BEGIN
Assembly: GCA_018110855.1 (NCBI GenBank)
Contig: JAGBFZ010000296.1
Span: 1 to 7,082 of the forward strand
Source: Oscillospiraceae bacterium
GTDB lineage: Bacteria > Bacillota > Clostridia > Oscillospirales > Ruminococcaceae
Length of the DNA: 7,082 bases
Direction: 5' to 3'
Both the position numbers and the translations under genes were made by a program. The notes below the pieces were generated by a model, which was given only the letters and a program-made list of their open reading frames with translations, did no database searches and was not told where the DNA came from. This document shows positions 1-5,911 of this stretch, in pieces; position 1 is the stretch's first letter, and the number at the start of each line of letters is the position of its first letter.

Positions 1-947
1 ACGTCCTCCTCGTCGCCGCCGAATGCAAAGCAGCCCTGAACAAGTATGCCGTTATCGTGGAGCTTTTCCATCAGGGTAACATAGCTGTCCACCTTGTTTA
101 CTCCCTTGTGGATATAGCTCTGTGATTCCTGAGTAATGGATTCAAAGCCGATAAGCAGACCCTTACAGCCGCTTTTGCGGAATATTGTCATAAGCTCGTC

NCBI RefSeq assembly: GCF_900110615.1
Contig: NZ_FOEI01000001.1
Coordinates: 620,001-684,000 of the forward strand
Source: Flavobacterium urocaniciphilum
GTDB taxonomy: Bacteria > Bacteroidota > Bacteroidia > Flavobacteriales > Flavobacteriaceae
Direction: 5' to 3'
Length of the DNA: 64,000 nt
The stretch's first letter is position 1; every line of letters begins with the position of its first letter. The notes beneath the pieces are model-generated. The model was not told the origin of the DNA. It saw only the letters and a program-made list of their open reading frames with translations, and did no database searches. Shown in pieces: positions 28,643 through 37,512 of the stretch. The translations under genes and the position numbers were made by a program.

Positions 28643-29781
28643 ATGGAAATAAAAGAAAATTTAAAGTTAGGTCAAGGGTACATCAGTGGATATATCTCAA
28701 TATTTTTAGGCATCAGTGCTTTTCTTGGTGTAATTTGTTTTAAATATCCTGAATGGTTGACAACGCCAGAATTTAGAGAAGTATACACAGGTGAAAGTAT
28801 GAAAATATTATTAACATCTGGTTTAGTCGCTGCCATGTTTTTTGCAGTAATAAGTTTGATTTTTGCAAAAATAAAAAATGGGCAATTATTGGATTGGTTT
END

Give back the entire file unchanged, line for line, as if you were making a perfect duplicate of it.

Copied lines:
Assembly: GCA_018110855.1 (NCBI GenBank)
Contig: JAGBFZ010000296.1
Span: 1 to 7,082 of the forward strand
Source: Oscillospiraceae bacterium
GTDB lineage: Bacteria > Bacillota > Clostridia > Oscillospirales > Ruminococcaceae
Length of the DNA: 7,082 bases
Direction: 5' to 3'
Both the position numbers and the translations under genes were made by a program. The notes below the pieces were generated by a model, which was given only the letters and a program-made list of their open reading frames with translations, did no database searches and was not told where the DNA came from. This document shows positions 1-5,911 of this stretch, in pieces; position 1 is the stretch's first letter, and the number at the start of each line of letters is the position of its first letter.

Positions 1-947
1 ACGTCCTCCTCGTCGCCGCCGAATGCAAAGCAGCCCTGAACAAGTATGCCGTTATCGTGGAGCTTTTCCATCAGGGTAACATAGCTGTCCACCTTGTTTA
101 CTCCCTTGTGGATATAGCTCTGTGATTCCTGAGTAATGGATTCAAAGCCGATAAGCAGACCCTTACAGCCGCTTTTGCGGAATATTGTCATAAGCTCGTC

NCBI RefSeq assembly: GCF_900110615.1
Contig: NZ_FOEI01000001.1
Coordinates: 620,001-684,000 of the forward strand
Source: Flavobacterium urocaniciphilum
GTDB taxonomy: Bacteria > Bacteroidota > Bacteroidia > Flavobacteriales > Flavobacteriaceae
Direction: 5' to 3'
Length of the DNA: 64,000 nt
The stretch's first letter is position 1; every line of letters begins with the position of its first letter. The notes beneath the pieces are model-generated. The model was not told the origin of the DNA. It saw only the letters and a program-made list of their open reading frames with translations, and did no database searches. Shown in pieces: positions 28,643 through 37,512 of the stretch. The translations under genes and the position numbers were made by a program.

Positions 28643-29781
28643 ATGGAAATAAAAGAAAATTTAAAGTTAGGTCAAGGGTACATCAGTGGATATATCTCAA
28701 TATTTTTAGGCATCAGTGCTTTTCTTGGTGTAATTTGTTTTAAATATCCTGAATGGTTGACAACGCCAGAATTTAGAGAAGTATACACAGGTGAAAGTAT
28801 GAAAATATTATTAACATCTGGTTTAGTCGCTGCCATGTTTTTTGCAGTAATAAGTTTGATTTTTGCAAAAATAAAAAATGGGCAATTATTGGATTGGTTT